NEW YORK – For Sanderson Farms, Inc., growth in poultry production lies in Palestine, Texas. Joe Sanderson, Jr., chairman and CEO, commented on the company’s outlook for the poultry industry in 2015 heading into 2016 during the BMO Farm to Market Conference in New York.
The Laurel, Miss.-based company built a big-bird deboning poultry complex in Palestine at a cost of more than $100 million. The facility has a processing capacity of more than 1 million head of chickens per week. Sanderson said the Palestine plant will be the source of growth in the company’s poultry production.
“Our growth will be primarily Palestine continuing to ramp up production,” Sanderson said, “nothing other than that.
“We will begin construction this fall in St. Pauls (NC), and they will begin in the fall of 2016, but it'll be meaningless what they'll do in 2016,” he added. “They'll be playing, training, in 2016. But our growth in 2016 will be primarily Palestine.”
Sanderson estimated the poultry industry would see 3 percent more head produced and another 3 percent more pounds in 2015 even though pullet placements may be higher than that.
“We think the industry's going to be approaching a processing wall in 2016, which we estimate — and this is no more than that — we think 215 million, 216 million eggs in the 19-state area is about where the industry is on processing capacity,” Sanderson said. “And so we think we can go up another 3 percent on headcount in 2016, and probably not so much on weight.”
That's because the weight jump for poultry occurred this year primarily in the big bird deboning segment. Sanderson forecast poultry weight declines during the summer months and a rebound in the fall.
“But we don't think we'll see the weight gains in 2016 that we saw in 2015,” he noted. “So total expansion in 2016 will be some less than it was in 2015.”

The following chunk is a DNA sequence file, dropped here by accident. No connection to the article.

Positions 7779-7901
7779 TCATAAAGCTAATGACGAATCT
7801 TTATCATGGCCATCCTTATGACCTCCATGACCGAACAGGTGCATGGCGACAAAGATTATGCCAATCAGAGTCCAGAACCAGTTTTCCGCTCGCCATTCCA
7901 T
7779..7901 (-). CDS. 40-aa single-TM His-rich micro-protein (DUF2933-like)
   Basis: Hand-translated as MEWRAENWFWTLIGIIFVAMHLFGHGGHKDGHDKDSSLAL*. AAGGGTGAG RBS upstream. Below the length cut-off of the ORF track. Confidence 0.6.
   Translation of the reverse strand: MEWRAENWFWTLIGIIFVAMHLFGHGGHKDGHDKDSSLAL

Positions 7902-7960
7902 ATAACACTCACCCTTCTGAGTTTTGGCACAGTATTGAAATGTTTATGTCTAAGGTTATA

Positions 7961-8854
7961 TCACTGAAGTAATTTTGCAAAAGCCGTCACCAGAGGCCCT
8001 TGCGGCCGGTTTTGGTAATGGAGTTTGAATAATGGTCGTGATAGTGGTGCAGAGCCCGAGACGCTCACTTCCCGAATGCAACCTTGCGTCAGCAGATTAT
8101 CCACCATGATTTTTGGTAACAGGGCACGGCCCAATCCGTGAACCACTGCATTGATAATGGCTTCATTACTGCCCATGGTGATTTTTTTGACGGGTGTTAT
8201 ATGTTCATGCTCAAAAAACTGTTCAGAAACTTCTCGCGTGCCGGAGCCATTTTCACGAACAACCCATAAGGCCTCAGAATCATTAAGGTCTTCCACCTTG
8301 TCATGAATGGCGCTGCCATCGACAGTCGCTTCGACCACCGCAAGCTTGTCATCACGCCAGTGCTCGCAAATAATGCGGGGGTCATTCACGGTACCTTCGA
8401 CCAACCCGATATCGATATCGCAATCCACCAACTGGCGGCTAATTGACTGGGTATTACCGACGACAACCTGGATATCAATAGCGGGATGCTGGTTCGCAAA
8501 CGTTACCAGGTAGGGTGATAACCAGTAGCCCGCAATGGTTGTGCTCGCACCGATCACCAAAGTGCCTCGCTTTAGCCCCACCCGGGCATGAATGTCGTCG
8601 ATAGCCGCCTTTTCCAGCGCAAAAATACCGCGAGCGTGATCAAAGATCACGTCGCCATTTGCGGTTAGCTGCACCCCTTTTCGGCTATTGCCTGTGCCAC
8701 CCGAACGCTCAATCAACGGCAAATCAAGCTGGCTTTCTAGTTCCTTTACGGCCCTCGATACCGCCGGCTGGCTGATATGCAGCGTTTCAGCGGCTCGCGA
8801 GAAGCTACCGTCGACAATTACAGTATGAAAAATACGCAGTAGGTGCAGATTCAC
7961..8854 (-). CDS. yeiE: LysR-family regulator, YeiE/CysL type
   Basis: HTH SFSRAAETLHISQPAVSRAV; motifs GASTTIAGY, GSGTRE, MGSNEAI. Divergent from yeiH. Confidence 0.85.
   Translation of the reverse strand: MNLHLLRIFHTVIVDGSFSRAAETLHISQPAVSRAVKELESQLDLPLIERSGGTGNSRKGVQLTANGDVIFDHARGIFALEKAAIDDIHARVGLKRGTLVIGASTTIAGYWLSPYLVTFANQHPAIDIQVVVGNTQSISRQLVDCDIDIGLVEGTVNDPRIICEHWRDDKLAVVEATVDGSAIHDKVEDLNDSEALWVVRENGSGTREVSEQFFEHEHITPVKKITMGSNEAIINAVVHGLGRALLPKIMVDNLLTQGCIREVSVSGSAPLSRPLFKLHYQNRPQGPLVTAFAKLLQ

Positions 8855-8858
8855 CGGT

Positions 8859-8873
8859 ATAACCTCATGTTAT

During the conference Q&A session, Sanderson addressed the issue of succession at the company. He said Sanderson Farms’ board has a succession plan in place. However, no member of the Sanderson family will succeed him because he is the last Sanderson in the family.
“But we have a succession plan — or the board has one — and we have multiple layers of managers under us,” Sanderson explained. “We have a training program, a mentoring program, with multiple layers of managers that have been through it, that are ready to move up. For the St. Pauls plant, we have all the managers in place, the human capital in place, for that. But actually, we keep 100 college graduates on the payroll in training; and then we have another 50 advanced trainees in training all the time, that allows us to grow the company.”
Sanderson said succession plans also are in place beyond the top three executives. Of 11 members of the executive committee, he said, the company has replacements for nine of the 11.
He said the board discusses once or twice a year succession plans for those executives “...should something happen to one of them.”
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